The U.S. Environmental Protection Agency's (EPA) student-focused radiation website, RadTown, has launched with a new look and feel. This interactive, virtual community provides information for students and teachers about different radiation sources, links to additional information, and all-new graphics and content.
A new addition to RadTown is EPA's Radiation Education Activities for middle and high school students (grades 6–12), which includes lesson plans covering radiation basics, sources of radiation, radiation protection, exposure versus contamination, uranium mining methods, radon, and more. All educational activities are aligned with the Next Generation Science Standards and the Vocabulary Materials are aligned with the Common Core State Standards.
Visit the all-new RadTown USA at epa.gov/radtown.
Questions or comments can be directed to Angela Shogren at Shogren.firstname.lastname@example.org or 202-343-9761.
The Radiation Research Society (RRS) has posted a letter from Mary F. Shepherd, JL Shepherd & Associates, regarding
pending U.S. Senate Legislation concerning licensees possessing what
are considered high-risk sources, over 27 curies of cesium-137 and 8 curies of cobalt-60.
This proposed legislation has been incorporated into the "appropriations for energy and water development and related agencies for the fiscal year ending 30 September 2015, and for other purposes." This proposed legislation may be detrimental to licensees who use radioactive materials and may negatively impact public health and safety because of the potential restrictions placed on research programs. Shepherd urges affected licensees to contact their senators and congressmen concerning the implications.
To read more, see the letter on the RRS website.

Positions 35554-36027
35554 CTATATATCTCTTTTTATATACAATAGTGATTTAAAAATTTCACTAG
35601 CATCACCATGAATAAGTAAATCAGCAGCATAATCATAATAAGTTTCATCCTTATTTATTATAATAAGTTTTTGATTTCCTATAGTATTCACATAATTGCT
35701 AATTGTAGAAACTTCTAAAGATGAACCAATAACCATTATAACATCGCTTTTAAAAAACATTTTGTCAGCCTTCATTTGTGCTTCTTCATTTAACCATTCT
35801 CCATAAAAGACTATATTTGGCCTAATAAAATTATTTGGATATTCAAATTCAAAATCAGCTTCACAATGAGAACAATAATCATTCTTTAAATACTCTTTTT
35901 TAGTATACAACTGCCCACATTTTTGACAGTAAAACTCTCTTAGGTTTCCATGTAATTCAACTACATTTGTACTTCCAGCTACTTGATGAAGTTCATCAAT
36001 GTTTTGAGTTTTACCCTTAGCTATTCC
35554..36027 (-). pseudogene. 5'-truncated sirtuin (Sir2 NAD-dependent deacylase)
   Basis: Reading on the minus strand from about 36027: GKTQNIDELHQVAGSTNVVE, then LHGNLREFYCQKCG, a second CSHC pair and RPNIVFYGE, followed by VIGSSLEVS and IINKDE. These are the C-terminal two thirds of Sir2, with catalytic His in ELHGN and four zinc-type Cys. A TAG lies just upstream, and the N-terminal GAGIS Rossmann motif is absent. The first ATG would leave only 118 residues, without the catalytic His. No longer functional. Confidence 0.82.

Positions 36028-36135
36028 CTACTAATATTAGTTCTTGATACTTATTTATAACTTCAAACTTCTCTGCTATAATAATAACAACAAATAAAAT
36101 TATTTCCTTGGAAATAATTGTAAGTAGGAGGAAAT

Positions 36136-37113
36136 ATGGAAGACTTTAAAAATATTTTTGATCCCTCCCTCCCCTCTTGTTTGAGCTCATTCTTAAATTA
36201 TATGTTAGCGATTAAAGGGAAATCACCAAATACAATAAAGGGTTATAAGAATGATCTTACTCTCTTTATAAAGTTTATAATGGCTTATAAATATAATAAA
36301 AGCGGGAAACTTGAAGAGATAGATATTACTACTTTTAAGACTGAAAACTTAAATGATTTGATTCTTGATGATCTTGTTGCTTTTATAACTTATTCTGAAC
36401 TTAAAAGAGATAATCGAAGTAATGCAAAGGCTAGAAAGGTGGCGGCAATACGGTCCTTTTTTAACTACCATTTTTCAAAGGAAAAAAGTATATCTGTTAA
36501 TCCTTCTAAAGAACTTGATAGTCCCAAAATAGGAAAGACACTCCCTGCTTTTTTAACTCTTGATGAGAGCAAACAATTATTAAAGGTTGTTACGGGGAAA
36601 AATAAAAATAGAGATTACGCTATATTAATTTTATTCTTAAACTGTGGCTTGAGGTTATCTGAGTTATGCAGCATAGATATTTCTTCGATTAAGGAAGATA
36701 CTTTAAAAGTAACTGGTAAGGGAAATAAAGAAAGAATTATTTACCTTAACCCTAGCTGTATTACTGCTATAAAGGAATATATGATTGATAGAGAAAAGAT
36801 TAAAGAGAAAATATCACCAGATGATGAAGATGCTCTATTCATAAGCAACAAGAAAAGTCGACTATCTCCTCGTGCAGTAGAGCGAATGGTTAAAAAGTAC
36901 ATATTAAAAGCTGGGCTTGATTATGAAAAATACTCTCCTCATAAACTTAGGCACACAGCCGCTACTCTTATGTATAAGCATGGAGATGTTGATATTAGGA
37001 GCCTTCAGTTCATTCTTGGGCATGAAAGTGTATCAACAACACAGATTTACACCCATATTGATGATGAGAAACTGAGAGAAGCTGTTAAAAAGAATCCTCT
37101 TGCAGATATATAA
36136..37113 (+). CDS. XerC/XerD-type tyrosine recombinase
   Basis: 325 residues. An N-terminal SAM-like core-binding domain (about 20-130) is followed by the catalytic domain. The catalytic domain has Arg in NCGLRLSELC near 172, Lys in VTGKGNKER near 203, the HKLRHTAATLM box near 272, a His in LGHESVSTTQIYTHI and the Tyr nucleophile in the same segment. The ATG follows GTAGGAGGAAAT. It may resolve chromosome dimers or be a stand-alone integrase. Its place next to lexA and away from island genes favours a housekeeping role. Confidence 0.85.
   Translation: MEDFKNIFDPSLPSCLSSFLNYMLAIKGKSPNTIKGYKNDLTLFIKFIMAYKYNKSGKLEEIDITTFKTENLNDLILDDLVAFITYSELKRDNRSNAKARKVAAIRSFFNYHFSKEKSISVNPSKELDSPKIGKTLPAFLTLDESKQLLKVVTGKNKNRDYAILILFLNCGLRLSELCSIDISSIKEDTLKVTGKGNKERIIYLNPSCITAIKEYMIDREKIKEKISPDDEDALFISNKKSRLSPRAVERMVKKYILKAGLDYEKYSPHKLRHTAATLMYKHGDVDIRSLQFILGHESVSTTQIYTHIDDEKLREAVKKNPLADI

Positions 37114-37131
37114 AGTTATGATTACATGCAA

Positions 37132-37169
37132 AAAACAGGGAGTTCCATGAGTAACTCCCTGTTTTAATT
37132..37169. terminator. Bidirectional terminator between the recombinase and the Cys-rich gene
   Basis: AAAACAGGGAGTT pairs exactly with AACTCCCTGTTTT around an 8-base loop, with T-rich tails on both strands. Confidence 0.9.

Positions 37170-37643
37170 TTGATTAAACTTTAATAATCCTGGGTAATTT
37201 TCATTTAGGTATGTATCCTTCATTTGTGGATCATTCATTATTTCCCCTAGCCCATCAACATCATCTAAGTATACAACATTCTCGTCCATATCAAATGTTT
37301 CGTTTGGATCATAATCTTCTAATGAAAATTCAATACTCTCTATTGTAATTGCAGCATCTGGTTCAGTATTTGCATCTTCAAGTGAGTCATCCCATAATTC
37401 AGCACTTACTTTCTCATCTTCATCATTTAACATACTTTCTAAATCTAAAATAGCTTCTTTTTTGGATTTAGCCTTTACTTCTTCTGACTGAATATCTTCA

The Nuclear Regulatory Commission (NRC) has awarded $15 million in grants to academic institutions in fiscal year 2014 through the Nuclear Education Program. The grants are used for scholarships, fellowships, trade school and community college scholarships, and faculty development.
The NRC announces grant opportunities on Grants.gov, which helps the public find and apply for federal funding opportunities. A panel of expert reviewers evaluates all the grant proposals. The panel composition is diverse with most reviewers having both experience reviewing proposals for government agencies and advanced credentials in nuclear engineering, health physics, radiochemistry, or related disciplines. All panelists must certify that they do not have any conflicts of interest for the proposals they evaluate.
With the award of the FY14 grants, the NRC Nuclear Education Program has awarded nearly $122 million since the program began in 2007. The complete list of grants awarded is posted on the NRC website along with more information on the NRC Nuclear Education Program.
Health Physics Society President Barbara Hamrick has provided comments to the U.S. Environmental Protection Agency
(EPA) in response to its Advance Notice of Proposed Rulemaking (ANPR) (40 CFR 190)
Environmental Radiation Protection Standards for Nuclear Power
The EPA has posted a fact sheet (EPA 402-F-12-001) that explains the purpose of the ANPR and the rulemaking process.